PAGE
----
Who can take dimethyl fumarate?
Dimethyl fumarate is recommended for the treatment of 'active' relapsing MS. This has been defined in guidelines as when you have two or more relapses in the last two years. But more and more MS specialists are defining 'active' MS as one recent relapse and/or signs on MRI scans that MS is active.
You can take dimethyl fumarate if you have relapsing MS and you've had a recent relapse and/or if MRI scans show new signs that your MS is active (you have new lesions).
How does dimethyl fumarate work?
We don't know exactly how it works, but it dampens down inflammation. This may be helpful in reducing the inflammation that causes damage in the brain and spinal cord of people with MS.
Dimethyl fumarate is a tablet you take twice a day.
How well does dimethyl fumarate work?
MS drugs can be put into three groups based on how well they control it. The effectiveness of dimethyl fumarate is classed as 'good'. This puts it between DMTs classed as 'high' effectiveness and those classed as 'moderate'. This is based on how much it reduces relapses and slows down how fast people's disability gets worse.
Relapses dropped by: 53%
This means that in one trial, on average, people saw a 53% drop in the number of relapses they had. This was compared to people who took a placebo, a dummy treatment with no drug in it.
Disability getting worse was slowed down by: 38%
This means that in one trial, on average, people saw a 38% drop in the risk of their disability getting worse. This was compared to people who took a placebo.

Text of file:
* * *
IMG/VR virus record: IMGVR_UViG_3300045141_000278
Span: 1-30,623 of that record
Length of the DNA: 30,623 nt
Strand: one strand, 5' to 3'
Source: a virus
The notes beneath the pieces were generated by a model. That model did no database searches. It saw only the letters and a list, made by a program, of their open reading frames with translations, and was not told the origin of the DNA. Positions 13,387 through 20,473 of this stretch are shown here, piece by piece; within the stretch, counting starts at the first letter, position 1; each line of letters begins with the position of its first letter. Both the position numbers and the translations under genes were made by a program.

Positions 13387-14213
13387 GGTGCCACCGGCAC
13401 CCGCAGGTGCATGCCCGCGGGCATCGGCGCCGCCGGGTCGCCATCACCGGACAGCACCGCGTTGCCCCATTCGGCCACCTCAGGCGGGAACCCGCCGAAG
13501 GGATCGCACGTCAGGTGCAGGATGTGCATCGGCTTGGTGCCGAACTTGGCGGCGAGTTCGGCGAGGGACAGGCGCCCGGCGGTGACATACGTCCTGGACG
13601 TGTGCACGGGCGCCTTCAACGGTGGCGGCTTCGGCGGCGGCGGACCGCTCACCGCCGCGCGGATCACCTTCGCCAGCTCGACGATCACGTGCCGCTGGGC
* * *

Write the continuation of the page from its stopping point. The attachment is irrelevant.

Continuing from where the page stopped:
What are the side effects of dimethyl fumarate?
Compared to other DMTs the risk of side effects, especially serious ones, is somewhere in the middle.
Up to four in 10 people have one or more of these: flushing (going red in the face), feeling hot, upset stomach or feeling sick.
PML: a very rare side effect
Dimethyl fumarate can increase your chances of getting a rare viral brain infection called PML (progressive multifocal leukoencephalopathy). The risk is extremely small but PML can kill or leave a person seriously disabled. As of the end of 2017 only five cases have been seen in over 230,000 people across the world taking dimethyl fumarate.
There's a virus that makes your risk of getting PML higher. Your specialist can tell from a blood test if you have it. If you do, your MS team will talk to you about PML and what you can do about it.